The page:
An old Latin proverb says…
“It is by no idle chance that I have come here.”
Gracie discovered this truth when she entered the world of The Crestmont Inn…and hopefully you will experience it as well, dear reader, as you enter the story behind the story of Crestmont…
Have you ever stayed at an old inn or historic hotel and wondered how it began? What were the stories of the people who owned it, worked or stayed there in bygone times? Surely these questions pop up in the minds of people who seek out interesting old accommodations instead of modern hotels.
When my husband and I travel, we try to find unusual places to stay. We even found an old crofter’s cottage coincidentally named “Holly Cottage” when we explored the Scottish Highlands.
In 2006, we stopped at The Crestmont Inn in Eagles Mere, Pennsylvania, after visiting my family for Thanksgiving, and my life took an interesting turn. The restful atmosphere of the inn, the beauty of the surrounding area, and the graciousness of innkeepers, Fred and Elna Mulford, captivated me. More importantly, the rich history of the inn struck me. We stayed in The Evergreen Lodge, which was converted into its current form from staff quarters built in 1926. Two small staff rooms housing two or three waitresses in the 1920s through the 1970s were cut through to create our large, luxurious suite. Original transoms over the doors and antiques from the inn’s early years perked my interest about how these staffers lived and worked in the early twentieth century.
After one night in the inn, an idea germinated for a novel about The Crestmont. I made numerous trips from my home in upstate New York to Pennsylvania to learn about the area and to interview the Mulford’s and others who had worked at the old Crestmont during its heyday. People in Eagles Mere graciously shared their stories about the town and its rich history. The Eagles Mere Museum helped me gather information to set the story in its historical context. I read voraciously about the 1920s. I watched a PBS series about women’s fashion in the roaring twenties. My husband bought me a 1927 Sears Catalogue which became one of my most dependable sources. Jazz songs from the era brought into my vocal studio by my voice students began to take on a much greater impact. I literally dreamed about living in the original Crestmont hotel, called the “big house” in my novel.
My mind whirred with ideas and characters. Although the research was fascinating, I had no idea how I would actually plot out the book. I wrote anyway. On one trip to Forksville, a neighboring town in Sullivan County, I got out of my car and heard the church bells playing “All the Way My Savior Leads Me.” That was all I needed. I prayed that God would give me the story as He would have me write it. And eventually, it all came together. The character of Gracie emerged. I pulled her right out of a sadness from my past recorded in my old journals. I not only had a time period and a setting, I had a story to tell. Self-discovery and growing pains aren’t easy to talk about. Neither is grace, especially when it pops up in uncomfortable forms, as it does in the Prologue to Crestmont.
The characters in Crestmont discover that their intersecting lives bring deeper meaning and understanding to their own self-awareness. Gracie, in particular, so emotionally fractured at the start of her journey, learns that being connected to people in ways she never could have imaged, brings a strength that she gratefully accepts as a gift from God. Sometimes, we must trade loss for happiness. In connecting with other human souls, we find the heart of God.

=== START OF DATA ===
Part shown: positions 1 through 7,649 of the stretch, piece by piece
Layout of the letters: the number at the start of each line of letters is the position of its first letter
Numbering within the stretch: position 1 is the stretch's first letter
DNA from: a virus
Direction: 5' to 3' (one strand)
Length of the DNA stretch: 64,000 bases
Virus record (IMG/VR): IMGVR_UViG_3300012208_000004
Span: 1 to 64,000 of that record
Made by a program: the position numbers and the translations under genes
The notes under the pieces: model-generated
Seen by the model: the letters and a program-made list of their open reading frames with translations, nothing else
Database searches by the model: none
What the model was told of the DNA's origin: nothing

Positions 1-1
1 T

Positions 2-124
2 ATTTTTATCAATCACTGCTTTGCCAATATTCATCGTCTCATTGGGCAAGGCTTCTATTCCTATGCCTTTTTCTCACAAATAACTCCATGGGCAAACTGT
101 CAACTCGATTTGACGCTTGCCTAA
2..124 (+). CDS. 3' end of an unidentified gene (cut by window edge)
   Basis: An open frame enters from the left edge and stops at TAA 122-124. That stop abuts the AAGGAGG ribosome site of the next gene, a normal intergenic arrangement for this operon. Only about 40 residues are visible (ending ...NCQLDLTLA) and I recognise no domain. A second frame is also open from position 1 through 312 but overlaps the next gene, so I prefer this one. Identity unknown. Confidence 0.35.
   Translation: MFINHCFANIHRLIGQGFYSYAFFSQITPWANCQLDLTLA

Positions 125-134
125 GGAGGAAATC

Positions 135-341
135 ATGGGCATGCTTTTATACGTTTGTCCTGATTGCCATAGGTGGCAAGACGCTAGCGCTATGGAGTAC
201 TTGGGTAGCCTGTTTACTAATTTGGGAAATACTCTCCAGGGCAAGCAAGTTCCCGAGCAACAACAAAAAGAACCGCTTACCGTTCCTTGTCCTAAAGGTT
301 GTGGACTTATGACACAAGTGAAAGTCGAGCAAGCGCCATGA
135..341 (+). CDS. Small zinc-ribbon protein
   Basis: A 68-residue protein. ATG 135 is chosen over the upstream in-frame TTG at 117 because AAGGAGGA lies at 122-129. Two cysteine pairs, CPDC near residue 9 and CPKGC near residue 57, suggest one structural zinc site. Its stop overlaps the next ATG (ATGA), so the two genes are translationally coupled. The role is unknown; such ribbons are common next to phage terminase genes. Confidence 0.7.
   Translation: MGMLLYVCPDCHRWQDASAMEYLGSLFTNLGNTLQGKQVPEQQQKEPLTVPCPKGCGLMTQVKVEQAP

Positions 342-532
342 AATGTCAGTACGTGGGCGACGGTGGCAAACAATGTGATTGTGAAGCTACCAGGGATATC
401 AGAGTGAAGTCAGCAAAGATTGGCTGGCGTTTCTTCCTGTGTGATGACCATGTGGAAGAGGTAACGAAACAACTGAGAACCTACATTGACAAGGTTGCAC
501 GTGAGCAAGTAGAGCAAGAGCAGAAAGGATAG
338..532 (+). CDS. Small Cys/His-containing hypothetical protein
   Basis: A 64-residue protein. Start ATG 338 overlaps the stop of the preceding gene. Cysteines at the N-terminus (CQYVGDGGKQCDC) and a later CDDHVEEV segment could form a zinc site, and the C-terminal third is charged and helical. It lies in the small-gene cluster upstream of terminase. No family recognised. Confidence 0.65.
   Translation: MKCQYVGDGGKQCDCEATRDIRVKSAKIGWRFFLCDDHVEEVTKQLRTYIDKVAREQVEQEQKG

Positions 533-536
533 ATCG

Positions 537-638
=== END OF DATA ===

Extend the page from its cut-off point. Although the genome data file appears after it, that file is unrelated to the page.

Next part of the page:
Sadly, the old Crestmont, the “big house,” as I refer to it in Crestmont, was demolished in the 1980’s. However, The Crestmont Inn lives on. Go. You’ll love it. Check out their link on my Contacts page.
As I write, it is February 7, 2010, my father’s 94th birthday, had he not died in 1991. I have been more aware lately of my parents’ impact on my singing career. I wonder how much I thanked them when they were alive for supporting me in every way: paying for lessons, coming to concerts, encouraging me. My father, bless his dear musically challenged soul, told me I was a better singer than Judy Garland (a singer of a completely different ilk). My mother, bless her kind soul, was one of five in the audience of a concert I gave with a team of four other singers in a small church in South Jersey shortly after a bad snowfall. She had had to drive an hour and a half over icy roads to be there
I no longer sing because the post polio that comes back to haunt those of us who survived the original polio virus has wreaked havoc with my back and the singing is too painful. So, one voice led to another. When singing was no longer an option, I began expressing myself through writing.
I hope my parents would be proud of Crestmont. The novel is dedicated to them. My mother always said of my singing that if only one person could be touched by one song, it was all worth it. I pray the same for Crestmont. May it touch another soul and inspire self-awareness and the freedom to express heretofore hidden feelings.
You may ask, why is there so much smoking in a novel written by a non-smoking singer? It was simply a part of the culture of that era and I tried to remain true to the customs of the time.
Read some of my hubby’s poetry —THE PAPERBAG POET click here
So what’s with the typewriter?
I experienced the joy of communicating through singing for years. When writing became my creative outlet, my characters talked to me and I attempted to follow their lead in writing their experiences. It is my sincere hope that my readers will connect with the people and story of Crestmont. May we all slow down and interact with one another. Tell someone today how important they are to you, whether you use the internet, a handwritten note or an old fashioned typewriter…